Loomio
Mon 11 Jun 2018

Creating self/community-hosted replacement(s) for GitHub

DS
Danyl Strype Public Seen by 482

Apologies for my lack of participation here. I have been reading ‘Ours to Hack and Own’, and following some pretty rapid developments in a range of areas relevant to the OAE, particularly the rapid fediverse evolution prompted by the formal release of the ActivityPub standard, and the reaction to the acquisition of GitHub. If you’ve been living under a rock for the last week or so, it transpires that Microsoft, a company that spent a decade or two spreading FUD about GNU-Linux, and the GNU GPL being a “viral license” and so on, has now bought GH. A lot of people have always felt conflicted about doing free code development on a proprietary platforms that locks in users in every way it can.

This announcement seems to have been the straw that broke the camel’s back for a lot of people, and it looks like there is going to be a mass exodus from GH. Already, there is an explosion of new self/community-hosted instances of GitLab and other code forges like Gogs / Gitea, and a renewed interest in creating federation between instances to allow this cluster of independent servers to form a united meta-platform to replace the convenient of GH. I propose that the OAE move any code and documentation it has stored on GH to either a self-hosted GitLab instance, or an existing community-run one, and I further propose that all apps who currently do their dev on GH consider moving it to the same instances, so we can all continue working together easily.

EDIT: updated link, fixed typos

WO

wouter@freeknowledge.eu Mon 11 Jun 2018

"This announcement seems to have been the straw that broke the camel’s back for a lot of people" indeed. Here's another alternative for hosting git repositories: Phabricator. It is an Apache licensed online collaboration platform, that includes software repositories such as git, mercurial and a range of practical collaboration tools, to share passwords, make blogs, Q&As, Wikis, documents, calendars, timetracking etc. At the CommonsCloud project we have chosen this platform not even in the first place of the git repository integration, but particularly for the welldesigned selfmanagement approach. One can create groups and subgroups to emulate complex organisations while controling the visibility, editing and join rights for each object, without even relying on admins external to your project. This platform is used in WikiMedia Foundation, KDE, Blender, Apertus and several other, large communities. Let this move of GitHub be the last straw to move away to community controlled platforms! (BTW here more about the making of CommonsCloud).

BH

Bob Haugen Mon 11 Jun 2018

@wouter how or where can I learn more about that OdooCoop project? [edit] Found http://odoocoop.cl/ - is that it?

Might be similar to something that Coopaname was working on. I don't think they ever finished, but they had a start. https://bitbucket.org/ccomb/rea/ and a demo https://odoorea.demo.prelab.fr/web/login

BH

Bob Haugen Mon 11 Jun 2018

@strypey

I further propose that all apps who currently do their dev on GH consider moving it to the same instances,

We're working an ActivityPub-based OAE project and are watching https://github.com/git-federation/gitpub
If they can get it going, we will move there, because we would like to have all our economic activities and social interactions interconnected in one fediverse. We think that could be the start of a federated economic system.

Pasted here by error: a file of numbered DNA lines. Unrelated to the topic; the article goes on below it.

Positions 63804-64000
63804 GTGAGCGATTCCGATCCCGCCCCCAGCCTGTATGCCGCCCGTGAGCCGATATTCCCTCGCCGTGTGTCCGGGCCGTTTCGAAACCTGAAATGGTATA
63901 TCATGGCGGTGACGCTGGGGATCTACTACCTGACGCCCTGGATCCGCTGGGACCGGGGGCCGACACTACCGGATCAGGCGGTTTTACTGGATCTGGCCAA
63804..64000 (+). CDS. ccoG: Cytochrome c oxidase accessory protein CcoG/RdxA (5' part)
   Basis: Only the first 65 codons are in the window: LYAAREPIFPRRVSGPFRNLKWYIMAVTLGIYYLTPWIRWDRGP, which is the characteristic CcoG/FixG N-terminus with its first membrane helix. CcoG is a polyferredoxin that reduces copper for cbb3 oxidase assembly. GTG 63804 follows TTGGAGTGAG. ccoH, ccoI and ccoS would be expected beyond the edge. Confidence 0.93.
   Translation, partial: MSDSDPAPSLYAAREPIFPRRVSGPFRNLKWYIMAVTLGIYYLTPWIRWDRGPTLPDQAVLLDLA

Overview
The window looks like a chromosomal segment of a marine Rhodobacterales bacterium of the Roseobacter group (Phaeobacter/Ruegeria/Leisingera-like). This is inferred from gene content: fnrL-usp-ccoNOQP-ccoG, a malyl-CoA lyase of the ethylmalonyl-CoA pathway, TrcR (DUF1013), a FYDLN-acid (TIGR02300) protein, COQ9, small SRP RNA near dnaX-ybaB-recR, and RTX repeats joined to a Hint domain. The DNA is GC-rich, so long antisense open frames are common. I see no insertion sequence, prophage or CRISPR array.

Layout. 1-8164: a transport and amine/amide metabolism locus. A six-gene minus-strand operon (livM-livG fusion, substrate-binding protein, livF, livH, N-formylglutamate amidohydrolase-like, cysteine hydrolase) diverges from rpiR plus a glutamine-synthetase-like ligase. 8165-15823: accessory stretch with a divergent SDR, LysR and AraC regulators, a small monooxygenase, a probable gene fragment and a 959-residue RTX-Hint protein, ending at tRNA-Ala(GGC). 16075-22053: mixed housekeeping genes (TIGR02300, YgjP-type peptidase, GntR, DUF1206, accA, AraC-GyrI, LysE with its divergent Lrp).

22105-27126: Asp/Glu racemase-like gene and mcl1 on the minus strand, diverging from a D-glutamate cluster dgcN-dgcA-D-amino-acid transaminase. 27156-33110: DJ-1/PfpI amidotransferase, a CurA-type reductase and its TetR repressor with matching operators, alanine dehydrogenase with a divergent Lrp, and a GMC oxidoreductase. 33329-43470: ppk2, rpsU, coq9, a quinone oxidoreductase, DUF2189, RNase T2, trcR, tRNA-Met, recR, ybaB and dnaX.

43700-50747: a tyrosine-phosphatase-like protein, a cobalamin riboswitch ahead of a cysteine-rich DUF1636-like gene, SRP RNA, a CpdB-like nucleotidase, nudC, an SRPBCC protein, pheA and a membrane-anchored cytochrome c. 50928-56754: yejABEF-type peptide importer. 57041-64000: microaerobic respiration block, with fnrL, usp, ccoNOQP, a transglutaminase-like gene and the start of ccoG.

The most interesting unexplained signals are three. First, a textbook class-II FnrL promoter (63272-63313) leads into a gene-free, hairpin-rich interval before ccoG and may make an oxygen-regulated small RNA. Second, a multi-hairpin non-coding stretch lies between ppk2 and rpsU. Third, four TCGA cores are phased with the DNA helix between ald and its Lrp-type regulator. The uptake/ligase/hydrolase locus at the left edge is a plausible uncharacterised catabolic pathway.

If GitPub doesn't happen,, Phabricator via CommonsCloud looks pretty good.

BH

Bob Haugen Mon 11 Jun 2018

@ivan116 has written the first draft of an overview of our OAE project, called OCE (Open Cooperative Ecosystem). The first app is called Agent, because it is an agent-oriented architecture and Agent is your agent in the fediverse.

WO

wouter@freeknowledge.eu Mon 11 Jun 2018

Hi Bob, OdooCoop is another project of the femProcomuns multistaekholder coop, where we also coordinate thh CommonsCloud Alliance. So the OdooCoop is an alias for "Odoo for Cooperatives" (we have no aspirations of licensing the word Odoo from the Belgium SA) and is an alliance of cooperatives in and around BCN that are co-developing, sharing costs and making replicable an Odoo-based ERP for the social and solidarity economy. You can find more info in the issues and wiki at our account at gitlab: https://gitlab.com/femprocomuns/odoo-coop/issues. We are also in contact with Valeureux (Sybille and others) who are working on the Coopaname case. Theirs is an important work to adapt Odoo, such that they have called it WeZer. So far we are learning the basic development and functional skills with a growing dev team of some 6 people between the different entities. Ultimately these efforts and yours could combine. But we have a priority to get our MVP ready of what we call "project0", that is the minimum platform to self-manage our cooperative. That ranges from keeping track of co-owners (that any cooperative needs to do for each typology of ownership and personal contribution levels), managing analytic accounting for different business units, what we call "Groups of Cooperativised Activity" (groups such as OdooCoop itself, or CommonsCloud, or our IoT community network The Things Network Catalonia to name a few), to manage SEPA debit instructions and synch them with banks (or other payment networks, but that's for MVP2).
Well, these requirements may seem very basic, but are the minimum for us to get working decently, and for other coops they are an interesting opportunity to make their operations much more efficient and self-managed (with real time data, think that most small orgs have economic insights after the end of each quarter...) Well, of course you knew all that already. I know that you guys are working on very interesting value accounting propositions. The thing is that we should get our MVP out or our fragile economy collapses. You can imagine more and more people joining the collective project and in need to make ends meet, while we're still with spreadsheets ... But that shouldn't refrain you from criticising us. Please comment...